“October was a less than ideal month for us, to say the least.

After a fast start which saw us 8 games unbeaten, we lost our way a bit and entered into some poor form that failed to gain valuable points. But thus is football, a game of highs and lows – the sport we love at times and hate at others.

That being said, despite our dip in recent form, we still stand at the top of the league. As the saying goes, “it’s a marathon, not a sprint.” There’s plenty more football to be played and absolutely everything to play for.

For those of you who have seen us play, you know that this is a different Ports side than that of recent history. An influx of talented youth players dominate our squad, with the team’s average age being just 19.5. This of course comes with a tradeoff of pros and cons – just like anything. On one hand, we have a group of incredibly talented youngsters who are just on the cusp of their professional careers. With that youthfulness comes a hunger that is seemingly missing in players whose best days are behind them. You see this in the flesh when you witness the times our squad is able to pop the ball around the pitch and play some truly quality football. At these times, it seems as though there is nobody in the league who can hang with us.

On the flip side, the tradeoff with this is a lack of experience. There is a learning curve for us that we can’t afford to get caught up in – a certain amount of “growing pains” if you will. This very much includes myself – even at 24 years of age & one of the older boys in the squad, I am still very much adjusting to the league.

Since my time here, I have submersed myself in the Irish League – both Premiership & Championship. I’ve watched as much football possible outside of Portadown to take in the league as best I can & get a better understanding for the Irish league. The biggest observation that I’ve seen between that of the Premiership & Championship is for what teams in the Championship lack in raw footballing talent & ability, they make up for in pure physicality and force. Though teams in the Championship may be “easier” to play against in terms of skill, they are at times much tougher to play against in terms of strength & that intangible brute force that is unique to only the Irish Leagues. This is only amplified by being the “big fish” of our league, every single team will always be at their best when playing a team with the history of Portadown.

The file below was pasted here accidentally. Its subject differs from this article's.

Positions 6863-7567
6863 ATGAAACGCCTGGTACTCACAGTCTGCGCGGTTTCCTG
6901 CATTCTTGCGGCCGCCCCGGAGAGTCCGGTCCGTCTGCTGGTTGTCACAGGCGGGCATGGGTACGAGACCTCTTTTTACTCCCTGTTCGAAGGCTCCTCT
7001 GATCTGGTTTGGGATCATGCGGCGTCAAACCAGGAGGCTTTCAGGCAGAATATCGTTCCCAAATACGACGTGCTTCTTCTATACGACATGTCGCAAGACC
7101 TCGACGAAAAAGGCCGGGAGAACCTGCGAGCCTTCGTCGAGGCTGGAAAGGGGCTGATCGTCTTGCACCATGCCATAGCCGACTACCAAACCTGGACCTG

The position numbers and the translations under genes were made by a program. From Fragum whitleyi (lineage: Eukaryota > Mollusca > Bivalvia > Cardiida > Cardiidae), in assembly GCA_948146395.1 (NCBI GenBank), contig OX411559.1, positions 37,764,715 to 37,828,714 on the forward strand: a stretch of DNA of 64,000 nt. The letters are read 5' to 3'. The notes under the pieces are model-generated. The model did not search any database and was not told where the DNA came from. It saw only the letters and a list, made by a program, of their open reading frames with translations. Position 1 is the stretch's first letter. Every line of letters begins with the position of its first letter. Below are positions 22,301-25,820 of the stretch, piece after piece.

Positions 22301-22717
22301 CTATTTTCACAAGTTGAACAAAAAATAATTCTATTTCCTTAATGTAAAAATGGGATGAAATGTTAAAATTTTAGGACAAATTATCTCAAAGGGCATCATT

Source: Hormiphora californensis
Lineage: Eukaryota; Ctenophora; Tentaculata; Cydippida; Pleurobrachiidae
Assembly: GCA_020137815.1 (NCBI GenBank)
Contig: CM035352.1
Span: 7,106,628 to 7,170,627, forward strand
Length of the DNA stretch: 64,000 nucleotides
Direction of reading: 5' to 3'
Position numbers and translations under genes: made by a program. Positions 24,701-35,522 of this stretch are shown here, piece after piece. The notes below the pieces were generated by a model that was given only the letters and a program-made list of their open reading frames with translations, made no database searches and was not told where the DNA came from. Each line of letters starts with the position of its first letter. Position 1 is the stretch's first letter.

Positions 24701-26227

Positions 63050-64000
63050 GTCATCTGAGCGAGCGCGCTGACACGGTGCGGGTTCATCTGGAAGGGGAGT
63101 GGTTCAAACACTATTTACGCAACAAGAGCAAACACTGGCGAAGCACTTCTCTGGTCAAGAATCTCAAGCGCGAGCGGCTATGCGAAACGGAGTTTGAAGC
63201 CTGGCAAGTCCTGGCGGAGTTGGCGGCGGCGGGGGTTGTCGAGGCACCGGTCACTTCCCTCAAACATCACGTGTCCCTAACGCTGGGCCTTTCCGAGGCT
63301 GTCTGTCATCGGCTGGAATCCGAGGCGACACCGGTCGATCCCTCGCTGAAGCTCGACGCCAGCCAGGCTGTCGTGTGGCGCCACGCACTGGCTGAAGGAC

We are an incredibly talented team that has all the potential in the world – but our talent will not be enough to win this league. It will take a weekly showing of strength & character in which every single player must pull his weight for the greater good of this team. It will not matter how much talent is on this team – if we fail to match & exceed the work rate of whoever we are playing, matches will become dogfights & points will be dropped.

The great Sir Alex Ferguson continually preached the idea of “willing sacrifice” – especially with that of his ’98-’99 treble-winning Man U squad that was made of numerous young players just entering their primes. It is the idea of willingly putting aside the personal & individual ambition players seek and rather only concentrating on team success. Giving up individual glory so that the team can achieve greater things. This could not be more imperative to our Portadown squad – we cannot just be a collection of talented individuals. Instead, we must be a unified team that has each and every player pulling in the same direction for the collective “we” & not the individual “me.”

Yes, October was less than ideal. But here we still are – top of the league and teeth still showing. Our youth filled squad gained valuable lessons the hard way. Now we grow upon these lessons and that starts this Saturday at Shamrock Park with Knockbreda.

We’re in this together, players, managers, fans – together.

As always, Up the Ports.